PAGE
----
The Karamazovs are indeed representations of ourselves to some extent. The difference, as I see it, is that we do not live in a windowless room alone, we have the choice to commune with nature, with other human beings, and with God. Genuine communication is never unilateral, but in TBK, it almost always is — everyone talks incessantly, but few listens.

  3. Nemo

    Firstly I am sorry if I gave the impression that I thought your opinion was groundless, that was not my intentions so I apologise for any misunderstanding. Also I agree expectations are often never realised in great words of literature as their interpretations can mean many things to many people and personal circumstance is also important, so I feel there is no disagreement between us.
    I am not in the habit of deconstructing the books I have read, however I will attempt to explain my thoughts about the theme of Control the best I can.
    As I said before the forceful characteristics of the Karamazov’s’ is obvious, they live life at the extreme on many levels both materially and emotionally. The father Fyodorovich Pavlovich used his material wealth and academic prominence to exert control over his society but mostly his children, by at first rejecting them, before stealing and manipulating them, each to differing levels whilst at the same time rejoicing in the reputation such behaviour gave him, when, in fact he had no control and was so powerless he was murdered by Smerdyakov his illegitimate son and servant, Fyodorovich Pavlovich was murdered whilst waiting for a Grushenka who did not value him and whose every gesture and word was an act of control over the old man.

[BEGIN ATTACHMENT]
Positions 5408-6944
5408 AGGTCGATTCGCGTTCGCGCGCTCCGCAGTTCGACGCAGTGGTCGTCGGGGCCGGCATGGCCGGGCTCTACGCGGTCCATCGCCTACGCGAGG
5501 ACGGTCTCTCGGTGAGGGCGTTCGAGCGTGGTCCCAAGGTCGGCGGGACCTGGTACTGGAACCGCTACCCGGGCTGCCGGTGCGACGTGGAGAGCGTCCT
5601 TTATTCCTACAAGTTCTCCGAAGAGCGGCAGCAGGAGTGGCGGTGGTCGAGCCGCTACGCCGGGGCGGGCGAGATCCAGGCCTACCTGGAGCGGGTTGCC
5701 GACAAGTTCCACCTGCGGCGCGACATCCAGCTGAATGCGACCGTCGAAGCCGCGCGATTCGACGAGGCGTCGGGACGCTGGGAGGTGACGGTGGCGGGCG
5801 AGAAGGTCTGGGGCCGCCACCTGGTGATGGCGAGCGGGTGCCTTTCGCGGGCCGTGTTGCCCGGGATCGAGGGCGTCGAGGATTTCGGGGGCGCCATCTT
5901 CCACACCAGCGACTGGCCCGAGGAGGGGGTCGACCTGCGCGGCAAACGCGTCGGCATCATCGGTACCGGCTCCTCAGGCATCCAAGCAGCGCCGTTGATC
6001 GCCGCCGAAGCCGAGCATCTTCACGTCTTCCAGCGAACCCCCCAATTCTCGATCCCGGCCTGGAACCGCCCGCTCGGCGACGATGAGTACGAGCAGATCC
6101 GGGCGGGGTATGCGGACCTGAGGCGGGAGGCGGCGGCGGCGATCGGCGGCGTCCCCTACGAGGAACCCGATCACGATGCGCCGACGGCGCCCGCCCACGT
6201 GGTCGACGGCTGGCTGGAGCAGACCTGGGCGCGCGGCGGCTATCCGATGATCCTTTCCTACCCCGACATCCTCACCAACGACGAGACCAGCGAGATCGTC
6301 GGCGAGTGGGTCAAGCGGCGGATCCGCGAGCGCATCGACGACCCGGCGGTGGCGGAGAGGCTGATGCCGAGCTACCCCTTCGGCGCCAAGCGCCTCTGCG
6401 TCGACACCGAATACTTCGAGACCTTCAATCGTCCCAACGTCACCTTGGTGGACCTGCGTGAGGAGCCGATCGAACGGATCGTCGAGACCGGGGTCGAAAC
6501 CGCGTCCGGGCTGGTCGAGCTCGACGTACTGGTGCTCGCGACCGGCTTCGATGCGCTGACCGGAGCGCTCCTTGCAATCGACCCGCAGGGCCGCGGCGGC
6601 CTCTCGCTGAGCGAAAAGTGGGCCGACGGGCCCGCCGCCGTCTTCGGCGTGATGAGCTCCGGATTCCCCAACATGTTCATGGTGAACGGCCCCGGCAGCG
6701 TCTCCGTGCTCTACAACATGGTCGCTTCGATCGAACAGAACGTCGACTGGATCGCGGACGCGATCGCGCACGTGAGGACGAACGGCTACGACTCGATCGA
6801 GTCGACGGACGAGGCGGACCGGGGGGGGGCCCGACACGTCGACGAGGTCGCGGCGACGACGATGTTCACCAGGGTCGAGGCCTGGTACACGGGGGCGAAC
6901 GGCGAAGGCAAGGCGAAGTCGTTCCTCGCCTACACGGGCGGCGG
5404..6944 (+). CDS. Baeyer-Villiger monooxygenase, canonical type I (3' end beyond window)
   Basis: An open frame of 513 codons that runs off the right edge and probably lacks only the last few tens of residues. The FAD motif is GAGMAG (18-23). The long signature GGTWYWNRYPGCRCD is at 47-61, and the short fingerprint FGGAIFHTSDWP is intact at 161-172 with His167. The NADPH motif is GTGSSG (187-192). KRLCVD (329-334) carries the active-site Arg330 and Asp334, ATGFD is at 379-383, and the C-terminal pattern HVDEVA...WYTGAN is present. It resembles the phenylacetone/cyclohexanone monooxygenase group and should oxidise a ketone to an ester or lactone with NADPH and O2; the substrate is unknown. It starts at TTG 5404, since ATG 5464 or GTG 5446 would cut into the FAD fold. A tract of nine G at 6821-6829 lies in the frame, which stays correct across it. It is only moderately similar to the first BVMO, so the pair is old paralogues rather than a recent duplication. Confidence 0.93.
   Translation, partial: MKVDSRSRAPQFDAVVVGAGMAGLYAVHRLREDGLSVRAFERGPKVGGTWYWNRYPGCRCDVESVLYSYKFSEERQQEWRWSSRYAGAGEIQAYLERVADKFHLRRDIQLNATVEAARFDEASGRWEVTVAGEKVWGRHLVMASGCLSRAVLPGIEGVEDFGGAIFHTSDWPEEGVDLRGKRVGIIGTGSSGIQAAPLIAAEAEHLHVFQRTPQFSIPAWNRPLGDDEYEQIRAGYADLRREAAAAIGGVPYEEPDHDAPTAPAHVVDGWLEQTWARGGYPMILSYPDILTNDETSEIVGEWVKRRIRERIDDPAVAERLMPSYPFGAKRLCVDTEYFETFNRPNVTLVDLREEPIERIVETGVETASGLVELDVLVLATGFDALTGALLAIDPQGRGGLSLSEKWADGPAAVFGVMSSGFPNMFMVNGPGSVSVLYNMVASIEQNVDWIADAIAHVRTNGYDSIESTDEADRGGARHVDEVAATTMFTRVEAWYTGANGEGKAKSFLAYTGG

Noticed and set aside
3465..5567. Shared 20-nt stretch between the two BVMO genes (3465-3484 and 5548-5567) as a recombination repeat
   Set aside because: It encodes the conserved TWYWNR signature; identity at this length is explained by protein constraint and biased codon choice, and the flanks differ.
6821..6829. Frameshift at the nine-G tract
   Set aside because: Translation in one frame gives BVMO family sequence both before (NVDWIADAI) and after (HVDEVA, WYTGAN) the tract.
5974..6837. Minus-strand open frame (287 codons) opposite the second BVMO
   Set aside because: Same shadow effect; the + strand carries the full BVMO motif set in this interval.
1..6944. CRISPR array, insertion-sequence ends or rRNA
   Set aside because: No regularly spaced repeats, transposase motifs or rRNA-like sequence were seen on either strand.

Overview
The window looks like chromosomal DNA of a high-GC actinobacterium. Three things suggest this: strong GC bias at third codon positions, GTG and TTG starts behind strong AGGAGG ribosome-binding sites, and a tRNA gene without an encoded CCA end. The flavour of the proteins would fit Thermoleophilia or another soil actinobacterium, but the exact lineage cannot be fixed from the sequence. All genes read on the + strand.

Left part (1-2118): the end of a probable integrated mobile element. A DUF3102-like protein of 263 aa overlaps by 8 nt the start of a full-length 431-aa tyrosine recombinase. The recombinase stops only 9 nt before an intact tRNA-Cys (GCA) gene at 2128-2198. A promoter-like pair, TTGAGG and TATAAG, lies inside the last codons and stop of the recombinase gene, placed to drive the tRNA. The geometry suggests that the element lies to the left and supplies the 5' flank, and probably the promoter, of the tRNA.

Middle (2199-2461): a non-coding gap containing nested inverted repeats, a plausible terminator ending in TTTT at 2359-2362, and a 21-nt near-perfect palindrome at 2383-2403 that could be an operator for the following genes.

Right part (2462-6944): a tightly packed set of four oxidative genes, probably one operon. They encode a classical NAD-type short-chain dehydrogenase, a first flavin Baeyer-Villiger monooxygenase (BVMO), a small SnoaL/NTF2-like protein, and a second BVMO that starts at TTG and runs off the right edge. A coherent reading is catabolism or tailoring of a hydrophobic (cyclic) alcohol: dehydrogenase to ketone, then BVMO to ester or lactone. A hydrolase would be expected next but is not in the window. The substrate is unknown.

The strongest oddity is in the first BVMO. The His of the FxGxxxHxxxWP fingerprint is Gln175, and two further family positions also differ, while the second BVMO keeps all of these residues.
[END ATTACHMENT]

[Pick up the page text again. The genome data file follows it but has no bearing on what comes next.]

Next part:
Here the reader is exposed to a cruel dominating tyrant, A Father Figure, who in the course of the book is revelled to be entirely powerless.
    The killing of the father by his child; reveals the transience nature of control, the weak become the strong.
    There are many concepts of control explored in the book such as Alosha’s relationship with his Elder Zosimain the monastery, Dimitry’s story of excess and social manipulation, and Ivan’s academic achievements, but I am not going into these.

    Now to hopefully answer your question.
    Throughout the book characters express and rejoice in their perception of control over other characters, and are shown in time to be themselves controlled and even powerless. These are familiar themes in the lives of readers; some may have powerful relations, domineering friends, and controlling partners or may have known such people in the past. This is how Dostoevsky exposes control in the lives of his readers and also how by relating the Karamzov story he may awaken and help release them. Nobody lives free of control, but relinquishing control to someone does not give them the right to abuse and persecute, on the contrary they have duty to dispel the notion altogether.
    Lastly